The college has a variety of active committees who work on extensive, annual month long celebrations of Hispanic culture, African-American culture, and Asian culture.
During the accreditation process, the college formed various committees which proposed policies to increase the applicant pool in order to encourage minority members to join the staff.
Students are invited to join any of more than 70 student clubs, many which are devoted to the exploration of various cultures and ethnicities.
In addition to the many events hosted by the college’s committees which present offerings during annual celebrations of African-American, Hispanic, and Asian culture, the college offers a full range of multicultural events through its Smart Arts Series. Visitors and performers have included Edwidge Danticat (fiction writer from Haiti), Nobel Prize winners Seamus Heaney (Irish poet) and Derek Walcott (West Indies poet), Chinese acrobatic troupes, Spanish guitarists, and Viennese musicians. The college also presents an international film series.
International & ESL Students
The college has the most resources in Westchester for both international students and those striving to improve their English skills. Our International Student Advisor will help you make the transition to college courses while the county’s largest English as a Second Language Program offers affordable classes all year long. Nine levels of English as a Second Language (ESL) instruction are offered at the college through its English Language Institute (ELI). Each level provides balanced instruction and active practice in all English language skills: listening, speaking, standard grammar, reading, and writing. New students take an examination to determine the level at which they begin study. An English-only environment for all activities promotes maximum learning. The courses serve the needs of the general learner and learners preparing for college study. Instructors are professionals in TESOL (Teaching English to Speakers of Other Languages). ELI serves thousands of students from more than a hundred different countries. They speak 49 different languages. ESL courses are offered year round at the main campus and at our extension centers around the county.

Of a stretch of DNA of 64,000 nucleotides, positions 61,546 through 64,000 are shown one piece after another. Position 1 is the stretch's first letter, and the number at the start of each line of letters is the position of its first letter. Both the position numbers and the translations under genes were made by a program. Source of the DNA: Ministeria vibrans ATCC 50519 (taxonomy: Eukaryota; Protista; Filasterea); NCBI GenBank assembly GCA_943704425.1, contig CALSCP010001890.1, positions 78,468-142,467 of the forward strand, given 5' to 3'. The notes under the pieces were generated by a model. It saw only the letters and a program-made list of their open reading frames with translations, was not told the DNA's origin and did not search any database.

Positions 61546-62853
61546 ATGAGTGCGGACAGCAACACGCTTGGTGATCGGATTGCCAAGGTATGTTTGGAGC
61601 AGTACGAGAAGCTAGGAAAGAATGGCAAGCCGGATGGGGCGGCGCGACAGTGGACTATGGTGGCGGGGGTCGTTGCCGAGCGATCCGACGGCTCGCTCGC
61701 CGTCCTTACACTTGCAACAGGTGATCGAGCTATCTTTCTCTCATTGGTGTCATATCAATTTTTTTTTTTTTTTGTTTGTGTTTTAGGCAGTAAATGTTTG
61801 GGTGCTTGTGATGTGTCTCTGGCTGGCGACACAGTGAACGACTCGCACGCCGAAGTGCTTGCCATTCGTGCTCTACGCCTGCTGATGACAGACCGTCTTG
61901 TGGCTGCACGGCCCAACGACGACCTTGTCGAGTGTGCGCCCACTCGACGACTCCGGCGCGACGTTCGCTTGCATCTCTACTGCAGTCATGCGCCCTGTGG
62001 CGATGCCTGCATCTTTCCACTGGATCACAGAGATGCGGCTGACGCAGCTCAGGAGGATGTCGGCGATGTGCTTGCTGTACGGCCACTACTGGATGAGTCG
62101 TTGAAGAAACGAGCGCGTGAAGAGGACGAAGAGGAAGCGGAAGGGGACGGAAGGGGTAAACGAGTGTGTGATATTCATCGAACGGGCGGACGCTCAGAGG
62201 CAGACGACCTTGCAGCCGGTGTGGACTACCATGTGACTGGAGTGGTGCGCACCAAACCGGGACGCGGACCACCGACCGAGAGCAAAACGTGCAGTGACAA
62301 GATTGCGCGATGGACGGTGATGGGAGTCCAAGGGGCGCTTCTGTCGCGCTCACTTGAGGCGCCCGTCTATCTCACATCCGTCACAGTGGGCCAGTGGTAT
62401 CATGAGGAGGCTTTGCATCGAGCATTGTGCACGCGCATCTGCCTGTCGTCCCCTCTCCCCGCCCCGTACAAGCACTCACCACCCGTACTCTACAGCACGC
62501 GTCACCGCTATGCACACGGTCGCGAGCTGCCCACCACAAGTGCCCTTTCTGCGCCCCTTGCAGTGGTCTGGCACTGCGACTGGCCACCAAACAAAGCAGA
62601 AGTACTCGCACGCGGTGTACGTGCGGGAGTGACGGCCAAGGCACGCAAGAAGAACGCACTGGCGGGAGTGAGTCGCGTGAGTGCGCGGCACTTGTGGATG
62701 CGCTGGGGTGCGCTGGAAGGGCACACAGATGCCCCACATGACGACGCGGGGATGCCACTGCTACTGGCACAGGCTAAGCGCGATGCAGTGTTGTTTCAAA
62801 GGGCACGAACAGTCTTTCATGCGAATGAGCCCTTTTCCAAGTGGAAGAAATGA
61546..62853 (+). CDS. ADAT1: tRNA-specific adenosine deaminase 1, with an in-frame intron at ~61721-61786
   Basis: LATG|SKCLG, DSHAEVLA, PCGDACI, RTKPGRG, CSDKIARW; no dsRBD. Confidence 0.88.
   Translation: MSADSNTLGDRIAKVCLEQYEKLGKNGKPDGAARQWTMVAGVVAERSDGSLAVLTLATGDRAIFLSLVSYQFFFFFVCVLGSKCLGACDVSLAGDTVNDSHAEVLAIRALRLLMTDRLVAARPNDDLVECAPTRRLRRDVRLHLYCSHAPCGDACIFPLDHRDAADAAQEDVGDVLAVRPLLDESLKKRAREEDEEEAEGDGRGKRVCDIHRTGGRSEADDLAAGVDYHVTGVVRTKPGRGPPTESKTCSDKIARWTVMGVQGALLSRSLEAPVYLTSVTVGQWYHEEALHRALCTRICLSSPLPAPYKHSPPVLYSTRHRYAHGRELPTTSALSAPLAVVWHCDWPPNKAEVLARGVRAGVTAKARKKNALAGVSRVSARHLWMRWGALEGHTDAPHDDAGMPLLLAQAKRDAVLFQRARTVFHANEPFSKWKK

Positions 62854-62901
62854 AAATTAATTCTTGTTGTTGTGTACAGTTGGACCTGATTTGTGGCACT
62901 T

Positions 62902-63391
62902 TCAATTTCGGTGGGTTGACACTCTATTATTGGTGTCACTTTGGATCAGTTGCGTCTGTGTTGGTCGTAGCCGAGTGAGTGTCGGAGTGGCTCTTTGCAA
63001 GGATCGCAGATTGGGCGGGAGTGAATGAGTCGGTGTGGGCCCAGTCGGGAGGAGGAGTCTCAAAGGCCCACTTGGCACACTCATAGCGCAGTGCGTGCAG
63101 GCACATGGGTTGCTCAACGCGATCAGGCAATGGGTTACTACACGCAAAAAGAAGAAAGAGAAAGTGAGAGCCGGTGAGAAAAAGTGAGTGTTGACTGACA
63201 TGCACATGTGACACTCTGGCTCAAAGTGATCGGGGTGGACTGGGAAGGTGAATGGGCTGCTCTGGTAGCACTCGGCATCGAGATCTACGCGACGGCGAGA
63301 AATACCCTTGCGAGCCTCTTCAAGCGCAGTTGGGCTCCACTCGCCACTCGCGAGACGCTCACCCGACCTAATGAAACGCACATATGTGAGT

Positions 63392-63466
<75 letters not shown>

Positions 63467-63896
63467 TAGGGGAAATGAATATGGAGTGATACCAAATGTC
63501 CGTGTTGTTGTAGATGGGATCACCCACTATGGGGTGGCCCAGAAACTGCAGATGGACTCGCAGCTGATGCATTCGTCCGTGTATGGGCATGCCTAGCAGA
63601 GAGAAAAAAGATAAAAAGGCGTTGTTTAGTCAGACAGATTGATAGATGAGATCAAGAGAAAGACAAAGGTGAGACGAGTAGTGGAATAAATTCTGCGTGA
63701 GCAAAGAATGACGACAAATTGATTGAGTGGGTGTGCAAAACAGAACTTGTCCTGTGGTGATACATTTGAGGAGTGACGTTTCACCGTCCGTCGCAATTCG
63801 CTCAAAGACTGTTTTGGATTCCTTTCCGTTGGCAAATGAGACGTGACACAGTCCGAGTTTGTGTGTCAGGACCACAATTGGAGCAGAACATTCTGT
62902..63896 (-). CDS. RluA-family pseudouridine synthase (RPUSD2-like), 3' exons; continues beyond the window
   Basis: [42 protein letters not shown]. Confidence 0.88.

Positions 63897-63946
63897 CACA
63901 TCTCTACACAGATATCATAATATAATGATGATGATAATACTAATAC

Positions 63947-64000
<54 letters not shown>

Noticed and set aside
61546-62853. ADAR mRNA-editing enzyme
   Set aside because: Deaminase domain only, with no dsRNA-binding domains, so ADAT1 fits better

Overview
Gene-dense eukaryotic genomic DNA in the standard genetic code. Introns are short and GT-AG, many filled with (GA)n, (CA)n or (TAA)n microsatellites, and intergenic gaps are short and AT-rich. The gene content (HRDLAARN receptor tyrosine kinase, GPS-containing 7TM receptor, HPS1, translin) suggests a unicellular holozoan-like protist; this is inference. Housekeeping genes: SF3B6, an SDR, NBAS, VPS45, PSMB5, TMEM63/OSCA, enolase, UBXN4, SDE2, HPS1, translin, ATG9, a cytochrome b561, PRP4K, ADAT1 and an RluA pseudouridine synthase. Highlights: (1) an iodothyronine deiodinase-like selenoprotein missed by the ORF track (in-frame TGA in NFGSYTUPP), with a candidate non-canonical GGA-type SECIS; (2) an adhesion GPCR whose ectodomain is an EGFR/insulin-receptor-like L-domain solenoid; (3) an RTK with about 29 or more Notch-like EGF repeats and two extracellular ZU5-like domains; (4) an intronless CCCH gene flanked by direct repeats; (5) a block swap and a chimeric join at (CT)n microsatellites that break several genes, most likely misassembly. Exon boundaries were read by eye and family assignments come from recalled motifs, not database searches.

Conversation Partners Program
This program is supported by a dedicated group of 90 volunteers who contribute their time and skills to work individually with the college’s English Language Institute (ELI) students, making them feel welcome and providing them the opportunity to practice the language skills they need to succeed. The Partners meet once a week with their individual students and the students practice speaking English in a relaxed atmosphere at no additional cost to the students. Students in the program range from 18 to older adults and come from all over the world from places as far away as Asia, Africa and the Middle East. Over 1,000 students have participated to date, which has helped them adapt to a new environment and language while accomplishing their academic goals.
Something to Talk About
This program provides students of the English Language Institute the opportunity to practice their English in a small group setting to make them more comfortable speaking in a classroom or group environment. The sessions meet weekly and are run by volunteers who act as facilitators on topics such as the recent presidential election, health care and cultural items. All participants have a chance to speak in a non-judgmental environment that encourages participation and language development.
Although it is true that many of our full-time students are right out of high school or just a little older, the student body diversity extends across various age groups. Many credit classes include a variety – those in their early twenties, middle-aged students coming back to school, and mature adults who love learning and are auditing courses. Some exemplary high school students also take classes here, while a full range of non-credit classes for older adults is offered through our Mainstream Program and our Collegium Program.